Supply chain shortages for construction materials—exacerbated by continued spikes in prices—are wreaking havoc on projects.
Contractors are facing delivery delays for materials across the board, including electrical equipment, fabricated materials, HVAC equipment, PVC piping, steel, copper, drywall, lumber and transportation equipment, according to the latest supply chain update on price and availability by Gilbane Building Co. in Providence, R.I.
As such, prices continue to increase in all those categories and more. The one exception to this is lumber, for which prices have finally started to drop, according to the August 2021 report. Lumber prices fell 21.2% in July from a month earlier, 19.5% in August and another 2.2% in September, according to the Bureau of Labor Statistics’ Producer Price Index.
Material costs and supply chain issues remain a top concern for electrical contractors throughout the country, according to James Farrell, NECA’s executive director of government affairs.
“The delayed delivery times, combined with the price increases, are having a real impact on contractors’ ability to complete projects on time and on budget,” Farrell said.
Ken Simonson, chief economist at the Associated General Contractors of America, told Construction Dive that the greatest shortages continue to be steel, roofing and insulation materials. Indeed, contractors have had to wait up to 14 months for bar joists to frame roofs. Prices continue to rise as a result—for steel mill products, prices rose 10.8% in July, 5.1% in August and an additional 5% in September, according to the bureau.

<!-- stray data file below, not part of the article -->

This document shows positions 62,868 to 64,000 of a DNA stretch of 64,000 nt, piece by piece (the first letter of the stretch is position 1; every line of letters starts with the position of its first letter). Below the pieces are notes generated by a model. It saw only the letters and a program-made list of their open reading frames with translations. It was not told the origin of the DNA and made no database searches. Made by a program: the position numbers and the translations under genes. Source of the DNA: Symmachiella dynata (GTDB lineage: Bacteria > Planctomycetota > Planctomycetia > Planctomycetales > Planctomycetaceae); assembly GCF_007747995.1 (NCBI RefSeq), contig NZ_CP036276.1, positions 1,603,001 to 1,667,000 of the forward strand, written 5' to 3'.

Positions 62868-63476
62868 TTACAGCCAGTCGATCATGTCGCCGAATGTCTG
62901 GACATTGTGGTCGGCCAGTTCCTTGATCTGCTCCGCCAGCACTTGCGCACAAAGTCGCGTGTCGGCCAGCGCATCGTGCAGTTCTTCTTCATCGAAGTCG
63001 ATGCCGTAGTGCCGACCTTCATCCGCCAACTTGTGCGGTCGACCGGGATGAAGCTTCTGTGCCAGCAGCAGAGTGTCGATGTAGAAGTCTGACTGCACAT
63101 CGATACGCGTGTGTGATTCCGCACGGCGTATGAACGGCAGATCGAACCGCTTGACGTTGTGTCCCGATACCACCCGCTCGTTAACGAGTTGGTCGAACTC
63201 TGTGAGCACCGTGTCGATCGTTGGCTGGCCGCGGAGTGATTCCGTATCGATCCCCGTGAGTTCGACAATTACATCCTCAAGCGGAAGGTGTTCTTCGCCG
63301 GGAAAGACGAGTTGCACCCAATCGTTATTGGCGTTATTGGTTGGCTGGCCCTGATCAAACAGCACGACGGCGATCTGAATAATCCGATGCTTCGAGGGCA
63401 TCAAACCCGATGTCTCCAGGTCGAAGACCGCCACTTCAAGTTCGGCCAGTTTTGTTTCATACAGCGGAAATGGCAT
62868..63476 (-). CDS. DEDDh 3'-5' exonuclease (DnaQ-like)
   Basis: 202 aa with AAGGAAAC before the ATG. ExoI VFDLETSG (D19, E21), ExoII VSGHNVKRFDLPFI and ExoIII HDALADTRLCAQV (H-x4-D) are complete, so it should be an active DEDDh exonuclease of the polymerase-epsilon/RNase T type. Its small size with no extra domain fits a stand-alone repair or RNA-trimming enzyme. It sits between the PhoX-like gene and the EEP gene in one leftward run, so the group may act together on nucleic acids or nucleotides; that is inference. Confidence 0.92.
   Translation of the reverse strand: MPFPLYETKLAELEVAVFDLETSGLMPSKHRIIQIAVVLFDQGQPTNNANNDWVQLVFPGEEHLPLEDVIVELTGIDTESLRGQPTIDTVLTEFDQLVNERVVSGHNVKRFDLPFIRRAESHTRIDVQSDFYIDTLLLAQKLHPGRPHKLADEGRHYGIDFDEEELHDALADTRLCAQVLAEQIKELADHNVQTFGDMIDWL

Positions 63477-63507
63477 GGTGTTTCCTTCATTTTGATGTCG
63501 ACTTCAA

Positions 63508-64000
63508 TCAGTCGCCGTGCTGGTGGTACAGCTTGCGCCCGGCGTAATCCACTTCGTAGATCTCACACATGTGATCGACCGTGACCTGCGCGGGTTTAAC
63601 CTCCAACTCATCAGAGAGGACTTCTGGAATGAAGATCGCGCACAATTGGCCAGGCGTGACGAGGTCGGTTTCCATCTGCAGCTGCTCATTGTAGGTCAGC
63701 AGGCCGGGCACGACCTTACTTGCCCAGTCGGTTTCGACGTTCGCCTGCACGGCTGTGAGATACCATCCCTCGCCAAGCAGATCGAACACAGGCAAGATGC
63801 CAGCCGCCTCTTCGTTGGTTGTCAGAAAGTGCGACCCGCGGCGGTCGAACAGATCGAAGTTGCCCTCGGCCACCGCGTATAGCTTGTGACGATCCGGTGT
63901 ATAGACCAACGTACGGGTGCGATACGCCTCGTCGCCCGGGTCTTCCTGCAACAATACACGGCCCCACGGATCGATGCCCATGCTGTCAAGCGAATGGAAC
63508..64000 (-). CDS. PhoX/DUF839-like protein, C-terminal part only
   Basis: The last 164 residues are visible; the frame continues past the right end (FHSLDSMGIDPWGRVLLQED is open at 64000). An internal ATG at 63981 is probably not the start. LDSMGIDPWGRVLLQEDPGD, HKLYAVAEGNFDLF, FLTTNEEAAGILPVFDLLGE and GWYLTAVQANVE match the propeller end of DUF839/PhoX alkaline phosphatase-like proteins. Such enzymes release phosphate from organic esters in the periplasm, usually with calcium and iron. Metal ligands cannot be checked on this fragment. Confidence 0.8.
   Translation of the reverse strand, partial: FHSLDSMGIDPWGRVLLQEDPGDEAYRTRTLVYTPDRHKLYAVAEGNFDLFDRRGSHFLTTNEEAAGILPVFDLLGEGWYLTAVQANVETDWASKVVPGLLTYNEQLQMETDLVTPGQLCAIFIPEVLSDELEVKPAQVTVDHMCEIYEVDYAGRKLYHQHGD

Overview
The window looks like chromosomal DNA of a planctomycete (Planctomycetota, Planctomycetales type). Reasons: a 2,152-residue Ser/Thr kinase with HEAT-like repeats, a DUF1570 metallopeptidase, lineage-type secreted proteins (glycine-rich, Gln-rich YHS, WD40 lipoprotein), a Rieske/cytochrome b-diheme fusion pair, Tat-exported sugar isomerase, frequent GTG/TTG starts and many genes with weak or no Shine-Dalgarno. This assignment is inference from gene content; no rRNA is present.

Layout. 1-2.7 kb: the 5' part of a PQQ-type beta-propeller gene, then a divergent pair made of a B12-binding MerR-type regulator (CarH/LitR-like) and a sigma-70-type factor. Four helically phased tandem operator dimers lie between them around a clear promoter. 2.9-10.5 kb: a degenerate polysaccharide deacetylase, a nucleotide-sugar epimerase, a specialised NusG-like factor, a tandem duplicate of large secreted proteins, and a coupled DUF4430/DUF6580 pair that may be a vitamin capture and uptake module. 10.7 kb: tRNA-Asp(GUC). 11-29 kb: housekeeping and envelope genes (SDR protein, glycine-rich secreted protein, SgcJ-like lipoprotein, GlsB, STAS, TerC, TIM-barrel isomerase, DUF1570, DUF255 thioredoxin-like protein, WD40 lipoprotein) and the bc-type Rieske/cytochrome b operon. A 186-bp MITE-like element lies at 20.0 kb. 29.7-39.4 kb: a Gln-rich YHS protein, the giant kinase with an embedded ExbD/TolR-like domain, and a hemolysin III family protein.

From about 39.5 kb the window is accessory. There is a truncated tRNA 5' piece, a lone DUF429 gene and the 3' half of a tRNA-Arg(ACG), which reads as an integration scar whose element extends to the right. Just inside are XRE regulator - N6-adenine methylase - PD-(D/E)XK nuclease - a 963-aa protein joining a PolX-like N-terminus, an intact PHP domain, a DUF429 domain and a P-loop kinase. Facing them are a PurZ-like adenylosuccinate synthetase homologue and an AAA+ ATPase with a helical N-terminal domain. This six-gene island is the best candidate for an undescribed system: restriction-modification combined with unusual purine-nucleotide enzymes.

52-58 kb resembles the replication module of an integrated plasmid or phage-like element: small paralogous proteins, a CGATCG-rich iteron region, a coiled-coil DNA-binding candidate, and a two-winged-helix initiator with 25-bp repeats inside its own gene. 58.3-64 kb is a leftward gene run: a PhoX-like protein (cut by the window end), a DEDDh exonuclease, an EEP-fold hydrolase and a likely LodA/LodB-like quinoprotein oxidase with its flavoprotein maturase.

“It’s a real strain to get the full project done and staying within budget,” Simonson said.
Contractors have been adapting by substituting materials, such as customized beams for bar joists, although the heavier material typically necessitates redesigning the other roof components, he said.
“While the contractor may save time in substituting materials, they have to get the project manager to agree to a redesign and a higher expense, which may not always happen,” Simonson said.
Even then, substitute materials are not always available, due to pandemic shortages and bad winter storms shuttering raw material plants for a time, he said.
Contractors are generally having to eat the costs, Simonson said. Input costs to construction rose 28% from April 2020 to August 2021, while bid prices only rose 5% during the same period.
Supply chain issues will not be going away soon, and could very well last into 2023, he said.
“I think it will be a very long time before we see things get back to whatever normal was before this,” Simonson said.